Tech innovator Tim O’Reilly: Don’t fear technology, robots or the future
Tim O’Reilly, evangelist for the digital era, has been described as a web guru and an internet pioneer.
He’s popularized trailblazing concepts such as open source software and Web 2.0, the era that followed the bursting of the dot-com bubble, and ushered in user-generated content and social media.
He’s done it all from his perch as the founder of Sebastopol-based O’Reilly Media, a technical book publishing company that has morphed into an online learning platform and events business - adapting itself to the disruptive changes brought on by a digital world. The company employs around 400 people with offices in Boston; Farnham, England; Oakville, Ontario; Beijing and Tokyo.
Now O’Reilly, 63, is turning to a much broader general audience with his latest project, a book entitled: “WTF? What’s the Future and Why It’s Up to Us.” In it, he takes what he has learned from some 40 years in the tech world and applies it to the challenges facing our economy and society, where artificial intelligence, robots and big data are changing our lives.
O’Reilly doesn’t fear the future. He writes: “Instead of using technology to replace people, we can use it to augment them so they can do things that were previously impossible.”
In an interview at his Oakland home, O’Reilly covered a wide range of topics: his business, weaning ourselves from Wall Street’s influence on our economy, sexism in the tech culture, and why he thinks ride-hailing business Uber has been over-hyped. The transcript has been edited for clarity and brevity.
Q: You are more bullish on artificial intelligence (AI), robots and big data transforming our economy than some others. Why is that?
A: I don’t know if everybody is bearish. There is a wide range, from people who are very worried to people who aren’t. I am actually bearish for the prospects of our economy in a way a lot of people aren’t. I think we are thinking about AI wrong. We are living in a giant robot already. How do you find out about things? Through Google, through Facebook, through Twitter. There are these vast systems that combine algorithms and people. In some sense we are living in the AI, and it’s a prototype AI... Right now I’m optimistic about the subject of jobs. What I’m not optimistic about are the moral values of business.
You realize that our financial markets also are in an algorithmic system with an objective function, which is to maximize shareholder value. We actually just created our own rogue AI. The reason it is the most important one is because Google and Facebook and all the other AIs are answerable to it. That’s why in some sense the financial markets are the master AI.
Q: Let’s look at the role of financialization, for example, at Uber. Its current market value of $50 billion appears to be derived from future services years down the road such as driverless cars and transporting in the wholesale market. But you are a skeptic.
A: I spend a lot of time on Uber in the book. If you actually understand the business model of Uber and Lyft, you realize how fatuous much of the analysis is of the impact of driverless cars on these platforms. Why have they been able to be so much more effective than taxi cabs? The reason is they are using part-time drivers supplying their own cars, which means the number of cars they have scales automatically to meet demand. When there’s a lot of demand, there are many more cars. When there is not much demand, there are fewer cars. Their expenses go up and down. Now imagine they have all autonomous cars on the road. They have to have enough cars to meet that peak demand. You see these statements that they won’t have to pay drivers anymore and the cars will be fully utilized. No, the cars will be very lightly utilized because they have to have enough cars for peak demand. It only works if those autonomous cars belong to someone else who will take on that risk. If they put the cars on their balance sheet, they are going to have lower utilization, they are going to have all the costs, and the business will be actually worse.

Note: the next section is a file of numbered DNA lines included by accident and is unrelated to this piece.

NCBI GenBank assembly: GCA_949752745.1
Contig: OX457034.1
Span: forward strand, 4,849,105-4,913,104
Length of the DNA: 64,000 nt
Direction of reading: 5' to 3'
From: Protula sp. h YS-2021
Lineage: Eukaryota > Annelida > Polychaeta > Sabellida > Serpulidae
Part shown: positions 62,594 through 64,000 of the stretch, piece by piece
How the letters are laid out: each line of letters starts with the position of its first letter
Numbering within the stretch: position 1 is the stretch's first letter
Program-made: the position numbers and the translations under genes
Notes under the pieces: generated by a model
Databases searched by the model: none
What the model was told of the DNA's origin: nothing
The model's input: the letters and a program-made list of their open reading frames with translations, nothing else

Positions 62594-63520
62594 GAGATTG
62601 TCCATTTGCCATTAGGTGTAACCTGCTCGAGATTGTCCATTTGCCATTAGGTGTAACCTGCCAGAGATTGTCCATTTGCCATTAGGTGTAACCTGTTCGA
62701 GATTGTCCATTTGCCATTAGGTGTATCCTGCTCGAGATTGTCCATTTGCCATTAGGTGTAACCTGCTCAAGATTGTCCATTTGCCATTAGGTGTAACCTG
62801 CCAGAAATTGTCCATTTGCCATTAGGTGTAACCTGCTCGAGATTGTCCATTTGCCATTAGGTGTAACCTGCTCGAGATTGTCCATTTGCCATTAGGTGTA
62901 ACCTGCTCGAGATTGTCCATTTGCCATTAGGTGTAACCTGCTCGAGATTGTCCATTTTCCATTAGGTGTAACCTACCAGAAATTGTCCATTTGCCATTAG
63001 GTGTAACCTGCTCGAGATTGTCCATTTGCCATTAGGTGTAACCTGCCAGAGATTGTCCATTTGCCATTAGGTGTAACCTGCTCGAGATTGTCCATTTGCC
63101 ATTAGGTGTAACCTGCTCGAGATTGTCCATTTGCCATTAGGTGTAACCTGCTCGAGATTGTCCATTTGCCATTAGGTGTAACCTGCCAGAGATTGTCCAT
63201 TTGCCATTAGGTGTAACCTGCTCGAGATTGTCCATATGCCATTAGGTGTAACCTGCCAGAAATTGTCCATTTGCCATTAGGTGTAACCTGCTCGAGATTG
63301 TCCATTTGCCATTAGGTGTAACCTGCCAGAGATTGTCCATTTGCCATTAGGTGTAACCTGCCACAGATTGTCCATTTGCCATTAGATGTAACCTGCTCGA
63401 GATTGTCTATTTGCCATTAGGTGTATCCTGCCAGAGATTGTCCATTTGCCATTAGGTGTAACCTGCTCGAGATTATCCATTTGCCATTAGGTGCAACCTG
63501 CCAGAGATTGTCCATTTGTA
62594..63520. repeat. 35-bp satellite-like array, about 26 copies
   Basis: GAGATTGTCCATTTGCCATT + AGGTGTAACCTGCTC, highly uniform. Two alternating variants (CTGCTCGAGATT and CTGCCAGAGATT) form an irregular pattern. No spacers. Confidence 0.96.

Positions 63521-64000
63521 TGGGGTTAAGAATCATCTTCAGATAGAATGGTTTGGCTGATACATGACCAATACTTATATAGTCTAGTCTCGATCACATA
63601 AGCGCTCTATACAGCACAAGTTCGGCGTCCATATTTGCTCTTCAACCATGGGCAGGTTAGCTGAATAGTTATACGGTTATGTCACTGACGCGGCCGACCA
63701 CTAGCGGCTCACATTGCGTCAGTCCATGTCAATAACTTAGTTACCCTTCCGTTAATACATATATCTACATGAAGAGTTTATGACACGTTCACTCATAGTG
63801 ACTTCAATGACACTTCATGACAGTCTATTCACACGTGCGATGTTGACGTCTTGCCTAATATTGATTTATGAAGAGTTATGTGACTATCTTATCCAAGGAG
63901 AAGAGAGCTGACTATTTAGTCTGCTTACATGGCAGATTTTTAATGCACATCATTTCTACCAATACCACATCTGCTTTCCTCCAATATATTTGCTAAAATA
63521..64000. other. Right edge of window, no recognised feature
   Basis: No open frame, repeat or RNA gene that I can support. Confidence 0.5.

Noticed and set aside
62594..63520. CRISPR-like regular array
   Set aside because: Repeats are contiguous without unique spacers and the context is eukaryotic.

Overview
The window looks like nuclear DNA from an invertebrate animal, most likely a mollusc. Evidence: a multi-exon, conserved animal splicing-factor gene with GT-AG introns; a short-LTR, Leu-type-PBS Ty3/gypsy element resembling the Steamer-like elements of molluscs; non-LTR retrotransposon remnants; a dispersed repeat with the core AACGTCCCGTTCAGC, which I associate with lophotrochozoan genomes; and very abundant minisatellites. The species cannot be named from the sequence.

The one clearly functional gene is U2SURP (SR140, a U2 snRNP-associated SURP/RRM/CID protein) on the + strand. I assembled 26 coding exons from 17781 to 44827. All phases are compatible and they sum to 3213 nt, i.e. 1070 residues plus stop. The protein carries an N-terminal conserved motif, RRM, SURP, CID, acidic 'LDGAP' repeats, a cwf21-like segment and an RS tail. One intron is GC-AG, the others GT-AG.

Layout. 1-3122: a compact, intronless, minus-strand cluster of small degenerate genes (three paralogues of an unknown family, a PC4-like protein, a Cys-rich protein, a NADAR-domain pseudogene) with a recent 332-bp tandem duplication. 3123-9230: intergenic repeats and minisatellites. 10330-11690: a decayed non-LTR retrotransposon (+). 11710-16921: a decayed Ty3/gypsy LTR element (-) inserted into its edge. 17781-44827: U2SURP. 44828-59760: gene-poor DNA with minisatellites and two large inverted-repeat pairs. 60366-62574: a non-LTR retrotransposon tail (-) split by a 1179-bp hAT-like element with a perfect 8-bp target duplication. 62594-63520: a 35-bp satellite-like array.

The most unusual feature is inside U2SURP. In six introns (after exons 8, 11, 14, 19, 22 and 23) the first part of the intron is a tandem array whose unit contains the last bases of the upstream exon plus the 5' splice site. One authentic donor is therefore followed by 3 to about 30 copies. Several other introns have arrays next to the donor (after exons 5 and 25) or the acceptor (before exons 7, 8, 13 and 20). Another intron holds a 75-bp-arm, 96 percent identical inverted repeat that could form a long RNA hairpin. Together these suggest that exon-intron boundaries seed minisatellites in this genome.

Q: Your thesis is that it’s not the technology, but the choices we make with the technology?
A: Ultimately, we have moral choices. We make choices on how to deploy technology. The way we got out of the dark days of the industrial revolution was by making forward-thinking choices for people. We reduced working hours. We sent kids to school instead of the factory. In 1909, only 9 percent of eligible-age youth in the country went to high school. Twenty-five years later, it was up to 70 percent.
We kind of got into this idea that technology and the destruction of jobs is inevitable. It’s not at all. It’s a series of choices we are making. What is leading us to make these wrong choices? You look at a company like Apple making more money than any company in history and somehow they still think they need to make their products in China ... in factories where people are driven so hard they commit suicide.
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